hydrogen, (at 25oC and 1 atm pressure) were burned completely
a) What volume of pure oxygen is
required for complete combustion?
b) What volume of air is
required if air is ~20% oxygen?
~20% is ~1/5,
therefore you need five times more air than pure oxygen
Therefore volume of air needed = 5 x
20 = 100 dm3 of air
mass of water is formed?
The easiest way to solve this
problem is to think of the water as being formed as a gas-vapour.
The theoretical gas volume ratio
of reactant hydrogen to product water is 1 : 1
Therefore, prior to condensation
at room temperature and pressure, 40 dm3 of water vapour is
1 mole of gas occupies 24 dm3,
and the relative molar mass of water is 18 g/mol
Therefore moles of water formed
= 40/24 = 1.666 moles
Since moles = mass / formula
mass = moles x formula mass
mass water formed = 1.666 x 18 =
30g of H2O
gas volume ratio calculation Example 10.5
found that exactly 10 cm3 of bromine vapour (Br2(g))
combined with exactly 30 cm3 chlorine gas (Cl2(g))
to form a bromine-chlorine compound BrClx.
a) From the reacting gas volume ratio,
what must be the value of x? and hence write the formula of the compound.
b) Write a balanced equation to
show the formation of BrClx
The reacting gas volume ratio is
1 : 3, therefore we can write with certainty that 1 mole (or molecule) of
bromine reacts with 3 moles (or molecules) of chlorine, and balancing the
symbol equation, results in two moles (or molecules) of the bromine-chlorine
compound being formed.
gas volume ratio calculation Example 10.6
gas volume ratio calculation Example 10.7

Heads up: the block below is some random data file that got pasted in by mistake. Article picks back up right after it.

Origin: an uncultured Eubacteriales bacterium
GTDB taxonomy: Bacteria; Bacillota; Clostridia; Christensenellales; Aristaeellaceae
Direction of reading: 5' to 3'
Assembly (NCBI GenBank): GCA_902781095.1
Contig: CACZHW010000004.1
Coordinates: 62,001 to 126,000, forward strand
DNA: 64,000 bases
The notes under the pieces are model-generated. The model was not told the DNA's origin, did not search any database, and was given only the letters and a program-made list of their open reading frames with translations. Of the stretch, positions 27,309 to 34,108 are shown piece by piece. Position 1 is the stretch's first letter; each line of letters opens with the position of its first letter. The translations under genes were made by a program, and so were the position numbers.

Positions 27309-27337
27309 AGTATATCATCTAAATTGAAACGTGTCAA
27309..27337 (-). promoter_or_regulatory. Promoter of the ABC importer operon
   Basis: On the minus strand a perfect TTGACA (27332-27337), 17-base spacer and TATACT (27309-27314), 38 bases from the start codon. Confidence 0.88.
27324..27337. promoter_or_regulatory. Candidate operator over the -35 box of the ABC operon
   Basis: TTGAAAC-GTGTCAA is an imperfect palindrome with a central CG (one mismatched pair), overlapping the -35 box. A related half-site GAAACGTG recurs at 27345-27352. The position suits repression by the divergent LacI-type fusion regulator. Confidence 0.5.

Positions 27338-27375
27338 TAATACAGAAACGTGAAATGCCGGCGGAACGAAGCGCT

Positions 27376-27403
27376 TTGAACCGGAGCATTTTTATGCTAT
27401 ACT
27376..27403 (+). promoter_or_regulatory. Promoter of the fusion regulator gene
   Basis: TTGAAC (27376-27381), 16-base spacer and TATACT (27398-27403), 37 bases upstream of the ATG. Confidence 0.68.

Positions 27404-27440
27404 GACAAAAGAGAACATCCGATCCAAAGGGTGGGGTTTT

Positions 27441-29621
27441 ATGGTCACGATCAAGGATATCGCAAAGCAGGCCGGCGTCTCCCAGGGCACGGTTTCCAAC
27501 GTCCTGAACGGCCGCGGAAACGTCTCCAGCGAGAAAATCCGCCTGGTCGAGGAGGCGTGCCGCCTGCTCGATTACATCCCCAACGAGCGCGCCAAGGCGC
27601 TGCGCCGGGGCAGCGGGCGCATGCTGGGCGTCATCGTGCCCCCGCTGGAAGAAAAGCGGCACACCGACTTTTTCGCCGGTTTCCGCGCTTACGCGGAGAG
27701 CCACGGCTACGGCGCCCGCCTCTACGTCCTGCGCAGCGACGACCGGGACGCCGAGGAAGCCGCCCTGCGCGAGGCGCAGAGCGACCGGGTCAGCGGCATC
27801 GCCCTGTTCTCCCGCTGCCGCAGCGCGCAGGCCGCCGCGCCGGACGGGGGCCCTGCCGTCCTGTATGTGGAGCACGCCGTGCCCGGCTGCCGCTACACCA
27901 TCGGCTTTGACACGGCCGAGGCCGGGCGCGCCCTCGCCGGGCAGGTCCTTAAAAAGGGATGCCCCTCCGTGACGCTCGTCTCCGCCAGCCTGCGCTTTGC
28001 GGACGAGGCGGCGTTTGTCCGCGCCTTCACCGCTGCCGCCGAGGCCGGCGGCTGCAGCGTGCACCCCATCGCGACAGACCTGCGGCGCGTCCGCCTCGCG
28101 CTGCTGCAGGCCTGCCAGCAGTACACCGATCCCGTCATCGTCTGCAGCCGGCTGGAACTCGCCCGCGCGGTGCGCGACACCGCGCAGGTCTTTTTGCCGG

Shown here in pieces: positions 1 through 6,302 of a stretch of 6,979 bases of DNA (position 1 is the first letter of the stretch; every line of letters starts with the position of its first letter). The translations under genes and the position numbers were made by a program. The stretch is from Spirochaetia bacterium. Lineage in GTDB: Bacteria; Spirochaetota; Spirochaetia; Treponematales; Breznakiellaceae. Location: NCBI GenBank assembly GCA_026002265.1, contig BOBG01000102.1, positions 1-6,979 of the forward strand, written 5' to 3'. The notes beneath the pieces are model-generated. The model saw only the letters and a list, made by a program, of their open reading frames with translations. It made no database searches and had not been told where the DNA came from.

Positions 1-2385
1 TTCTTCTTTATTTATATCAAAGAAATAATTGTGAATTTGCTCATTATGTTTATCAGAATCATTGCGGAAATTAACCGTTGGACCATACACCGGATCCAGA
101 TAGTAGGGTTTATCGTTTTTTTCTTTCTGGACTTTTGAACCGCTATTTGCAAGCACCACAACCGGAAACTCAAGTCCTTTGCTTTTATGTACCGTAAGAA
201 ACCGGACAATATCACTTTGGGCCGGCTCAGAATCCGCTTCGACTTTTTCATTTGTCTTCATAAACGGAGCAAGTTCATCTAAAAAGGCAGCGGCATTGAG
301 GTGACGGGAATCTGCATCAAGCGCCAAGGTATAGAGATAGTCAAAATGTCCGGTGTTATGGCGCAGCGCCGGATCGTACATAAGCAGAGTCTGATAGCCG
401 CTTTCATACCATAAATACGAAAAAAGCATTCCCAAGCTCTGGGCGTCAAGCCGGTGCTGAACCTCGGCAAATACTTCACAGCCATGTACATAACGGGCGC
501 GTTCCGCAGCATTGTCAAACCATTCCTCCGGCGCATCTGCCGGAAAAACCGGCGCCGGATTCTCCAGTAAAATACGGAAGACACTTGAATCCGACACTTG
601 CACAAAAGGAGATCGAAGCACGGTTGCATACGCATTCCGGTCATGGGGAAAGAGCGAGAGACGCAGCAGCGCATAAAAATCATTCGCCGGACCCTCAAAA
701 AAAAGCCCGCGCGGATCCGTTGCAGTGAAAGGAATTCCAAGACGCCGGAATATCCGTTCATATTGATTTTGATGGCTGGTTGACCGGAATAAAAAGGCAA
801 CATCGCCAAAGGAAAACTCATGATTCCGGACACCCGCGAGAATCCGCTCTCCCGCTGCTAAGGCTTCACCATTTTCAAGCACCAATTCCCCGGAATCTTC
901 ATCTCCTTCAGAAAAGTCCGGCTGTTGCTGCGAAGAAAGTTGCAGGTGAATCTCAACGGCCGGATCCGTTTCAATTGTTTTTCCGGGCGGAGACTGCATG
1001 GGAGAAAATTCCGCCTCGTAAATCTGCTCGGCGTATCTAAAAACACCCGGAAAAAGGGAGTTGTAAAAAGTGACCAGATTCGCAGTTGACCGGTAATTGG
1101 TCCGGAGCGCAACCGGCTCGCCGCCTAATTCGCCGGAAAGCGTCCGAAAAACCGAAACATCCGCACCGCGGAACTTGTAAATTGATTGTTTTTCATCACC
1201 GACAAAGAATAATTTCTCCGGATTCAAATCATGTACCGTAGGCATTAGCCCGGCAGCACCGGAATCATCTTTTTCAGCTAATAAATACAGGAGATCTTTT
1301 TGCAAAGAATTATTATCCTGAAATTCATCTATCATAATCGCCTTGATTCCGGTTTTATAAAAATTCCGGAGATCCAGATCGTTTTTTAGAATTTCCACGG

[rgv] type in answer
OTHER CALCULATION PAGES
What is relative atomic mass?,
relative isotopic mass and calculating relative atomic mass
formula/molecular mass of a compound or element molecule
Law of Conservation of Mass and simple reacting mass calculations
Composition by percentage mass of elements
in a compound
Empirical formula and formula mass of a compound from reacting masses
(easy start, not using moles)
Reacting mass ratio calculations of reactants and products
moles) and brief mention of actual percent % yield and theoretical yield,
and formula mass determination
Introducing moles: The connection between moles, mass and formula mass - the basis of reacting mole ratio calculations
(relating reacting masses and formula
moles to calculate empirical formula and deduce molecular formula of a compound/molecule
(starting with reacting masses or % composition)
Moles and the molar volume of a gas, Avogadro's Law
Reacting gas volume
ratios, Avogadro's Law
and Gay-Lussac's Law
Molarity, volumes and solution
concentrations (and diagrams of apparatus)
How to do acid-alkali
titration calculations, diagrams of apparatus, details of procedures
Electrolysis products calculations (negative cathode and positive anode products)
e.g. % purity, % percentage & theoretical yield, dilution of solutions
(and diagrams of apparatus), water of crystallisation, quantity of reactants
required, atom economy
Energy transfers in physical/chemical changes,
Gas calculations involving PVT relationships,
Boyle's and Charles Laws
Radioactivity & half-life calculations including